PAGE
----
In the morning, I made my way back north, passing through several state and federal parks and rec areas, and landed in Laughlin, Nevada. The lake here is more like the Colorado then a lake. South is an area called Topock Gorge, which sounded like it's be a nice paddle, but I again ran into the problem of portage. At times I think I need to just scrap the kayak, pick up a partner and stick with the outfitters :(. Anyways, Laughlin was a nice visit. I was able to do several caches, muggle a group of fellow cachers at one, do the riverwalk and enjoy a cool evening. I spent the night at Camp Davis, right on the riverside.
I headed north on the Nevada side, on hwy 95. Wind today was posted at gale force, so even though I managed to find a few decent launches, kayaking was out.
I made one of my favorite "discoveries" on this leg of the trip. ElDorado Canyon! There was not much info on this in the literature I had, but it just sounded interesting, so off I went. The richest gold mine area in Nevada history, a steamboat landing, a hideout for deserters during the civil war, location of a couple of eccentric little communities, adventure and kayak outfitters, home of some of a couple of the more famous renegade indian warriors of the region. A ghost town (Nelson). I just stumbled onto this place. Cool. I made a stop at Jubilee mine, which was massive! The entrance was a couple of hundred feet wide, and when they blew the openings, they left pillars of rock to support the mountain. There dozens of shafts at the back of this huge cavern. Someone had noted in paint on a rock about the dangers of unfound nitro caches still left in the shafts, and since all of the outfitters made stops here, the litter and other human "deposits" was disgusting. I did not venture further in then the cavern entrance.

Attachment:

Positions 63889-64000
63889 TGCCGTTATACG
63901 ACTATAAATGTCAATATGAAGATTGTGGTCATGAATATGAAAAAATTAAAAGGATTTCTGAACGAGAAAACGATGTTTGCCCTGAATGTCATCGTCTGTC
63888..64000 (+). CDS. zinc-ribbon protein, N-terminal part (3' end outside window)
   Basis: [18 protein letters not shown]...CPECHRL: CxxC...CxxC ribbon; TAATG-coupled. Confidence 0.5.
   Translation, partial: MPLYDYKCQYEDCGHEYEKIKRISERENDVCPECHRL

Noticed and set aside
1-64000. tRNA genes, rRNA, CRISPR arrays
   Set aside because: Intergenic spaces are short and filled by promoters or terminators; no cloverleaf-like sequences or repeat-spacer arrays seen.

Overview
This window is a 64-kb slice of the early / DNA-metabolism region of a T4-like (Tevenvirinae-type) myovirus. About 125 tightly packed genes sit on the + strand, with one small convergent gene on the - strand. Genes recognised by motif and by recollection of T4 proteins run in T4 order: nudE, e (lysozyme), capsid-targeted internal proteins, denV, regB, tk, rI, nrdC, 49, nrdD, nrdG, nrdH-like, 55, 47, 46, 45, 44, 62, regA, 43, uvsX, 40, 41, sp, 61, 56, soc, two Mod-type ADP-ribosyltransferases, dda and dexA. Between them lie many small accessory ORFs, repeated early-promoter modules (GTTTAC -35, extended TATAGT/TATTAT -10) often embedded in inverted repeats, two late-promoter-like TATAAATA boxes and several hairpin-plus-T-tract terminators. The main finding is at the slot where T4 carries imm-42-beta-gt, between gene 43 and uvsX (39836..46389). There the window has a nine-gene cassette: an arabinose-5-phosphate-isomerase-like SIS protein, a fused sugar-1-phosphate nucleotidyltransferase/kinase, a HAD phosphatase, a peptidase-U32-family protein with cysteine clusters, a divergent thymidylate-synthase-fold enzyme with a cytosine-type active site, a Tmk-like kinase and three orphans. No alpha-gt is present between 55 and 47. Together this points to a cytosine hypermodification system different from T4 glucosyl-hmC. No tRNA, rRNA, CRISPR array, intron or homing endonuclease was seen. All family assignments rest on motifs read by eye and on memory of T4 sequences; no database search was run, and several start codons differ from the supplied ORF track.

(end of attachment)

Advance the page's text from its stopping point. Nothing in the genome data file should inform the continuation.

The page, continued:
At the end of the road is an overlook, but also a series of BLM gravel roads that lead to washes, mines, coves and who knows what else. I chose a road to the nearest cove, hoping the wind would die down tomorrow (forcasted as such), allowing me to paddle. On the road in, I passed an old "dump" on an s-curve that had exposed itself through erosion. A 3 foot thick section of old tin cans layered in the soil. I took a closer look, and noted the bottom of a bottle exposed. Working it loose, I pulled out a 1959 *I think) Hires rootbeer bottle: ).
Anyways, a very cool place. No kayaking in the morning, as the wind had just died down to small craft. This is a "must do" for those with a sense adventure and love of western history. ElDorado Canyon rd, about 10 miles south of Boulder City off hwy 95.

No comments: